Question: the peaks of ChIPseq are few
0
gravatar for Francis
14 days ago by
Francis10
Francis10 wrote:

Hi,

I would like to study H3K27ac modification in some stages. I have the below bam files and the number is read counts.

113,664,782   A.bam
 87,305,342   B.bam 
 83,029,416   C.bam
 49,539,212   D.bam

I used MACS2 to call peak:

macs2 callpeak -t $input -q 0.05 -f BAM -g hs -B --outdir $output -n $sample

and I get the peaks:

9065 A_peaks.narrowPeak
4873 B_peaks.narrowPeak
11080 C_peaks.narrowPeak
3521 D_peaks.narrowPeak

So the question is : why are the peak numbers so few? Is the sequencing depth enough or other reasons?

Thanks.

call peak chip-seq next-gen • 153 views
ADD COMMENTlink modified 12 days ago by Friederike3.3k • written 14 days ago by Francis10
1
gravatar for geek_y
14 days ago by
geek_y9.3k
Barcelona/CRG/London/Imperial
geek_y9.3k wrote:

Are those read counts after a thorough filtering (multimapped, deduplicated, blacklisted regions etc ) ?

The number of peaks doesn't depend on number of reads. It depends on the quality of library prep. If you have lot of background, you may end up with very few peaks. You have to create bigwig files ( like using bamCoverage) and look at them in ucsc genome browser or IGV to get an idea of how good the data is.

ADD COMMENTlink modified 14 days ago • written 14 days ago by geek_y9.3k

Thanks for your reply.

Yes, those counts are filtering (quality > 30 and remove duplicated, but not blacklisted regions).

I do not use control (or INPUT) bam. The background is OK (maybe) because I can see the clear and same peaks in repeat data. (the relative high of peak is same among different samples, I use autoscale in IGV). Maybe I can use the same scale.

The question is that: I would like to study the k27ac dynamic in the process from A to D. Could it be to compare them directly if they have different peaks?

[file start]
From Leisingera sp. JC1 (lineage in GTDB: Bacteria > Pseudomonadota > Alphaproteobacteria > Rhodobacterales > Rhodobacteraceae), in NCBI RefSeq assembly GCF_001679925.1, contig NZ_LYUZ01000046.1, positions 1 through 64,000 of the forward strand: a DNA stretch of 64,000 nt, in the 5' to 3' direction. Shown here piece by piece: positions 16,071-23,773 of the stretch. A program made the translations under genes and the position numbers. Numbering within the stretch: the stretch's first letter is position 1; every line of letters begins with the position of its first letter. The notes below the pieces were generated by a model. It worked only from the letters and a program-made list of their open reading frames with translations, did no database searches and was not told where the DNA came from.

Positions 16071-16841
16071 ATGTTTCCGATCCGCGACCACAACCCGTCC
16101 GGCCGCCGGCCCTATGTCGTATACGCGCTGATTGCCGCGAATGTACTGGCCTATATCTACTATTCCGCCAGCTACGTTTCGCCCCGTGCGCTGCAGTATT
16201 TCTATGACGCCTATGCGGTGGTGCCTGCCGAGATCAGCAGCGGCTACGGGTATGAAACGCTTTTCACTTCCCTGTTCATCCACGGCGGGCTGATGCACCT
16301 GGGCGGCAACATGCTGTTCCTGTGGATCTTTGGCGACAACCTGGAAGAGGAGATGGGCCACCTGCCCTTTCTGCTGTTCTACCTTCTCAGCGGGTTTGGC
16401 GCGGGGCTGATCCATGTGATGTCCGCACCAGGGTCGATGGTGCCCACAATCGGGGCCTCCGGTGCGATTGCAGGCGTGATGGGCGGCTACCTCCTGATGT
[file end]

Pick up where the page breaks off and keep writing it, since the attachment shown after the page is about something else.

ADD REPLYlink written 12 days ago by Francis10

Different peaks means gain or loss of peaks from A to D, which could be biologically true but you need to have replicates and perform a differential analysis like using DESeq2.

ADD REPLYlink written 12 days ago by geek_y9.3k

Yes, I hope the change is true, but it is huge. So I am suspicious.

Thanks again and I will check the replicates.

ADD REPLYlink written 10 days ago by Francis10
1
gravatar for Friederike
12 days ago by
Friederike3.3k
United States
Friederike3.3k wrote:

The number of peaks will depend on many factors (including sequencing depth to a certain degree), but as geek_y pointed out, one of the most important factors is how well the enrichment step actually worked (and how much background noise you have in your input sample). If the read numbers you've shown are for filtered reads (applying the filters geek_y mentioned) in a mammalian sample, you should not have to worry about sequencing depth, H3K27ac is expected to give fairly narrow, sharp enrichments, similar to H3K4me3.

The CHANCE paper by Diaz et al has a good discussion of how the IP strength can be assessed; you could either use the CHANCE tool or the "fingerprint" that is the deepTools implementation of the CHANGE IP strength measure. A more comprehensive discussion of reasons for why you might not be seeing the expected numbers of enrichment can be found in this review by Meyer & Liu -- in brief: there are numerous sources of bias that may distort/overwhelm your signal of interest.

ADD COMMENTlink written 12 days ago by Friederike3.3k

Thanks for your reply.

I will read the papers and try to use the deeptools. But as the above: The question is that: I would like to study the k27ac dynamic in the process from A to D. Could it be to compare them directly if they have different peaks through the annotated genes?

Thanks.

ADD REPLYlink written 12 days ago by Francis10

You can study it, for sure, but be careful with the conclusions you're drawing. You do not have replicates, for starters, so how will you determine whether the peak number fluctuations are reflective of technical noise (e.g. sample prep) or biologically meaningful? Particularly if you see that the enrichment scores/fingerprints are very different between the samples, I'd be super cautious.

ADD REPLYlink written 11 days ago by Friederike3.3k

Thanks. I am suspicious for this, too. I will check the replicates and randomly selected the same reads number for downstream analysis. I will verify the biologically meaningful or other reasons.

Thanks for your advice!

ADD REPLYlink written 10 days ago by Francis10
Please log in to add an answer.

Help
Access

Use of this site constitutes acceptance of our User Agreement and Privacy Policy.
Powered by Biostar version 2.3.0
Traffic: 906 users visited in the last hour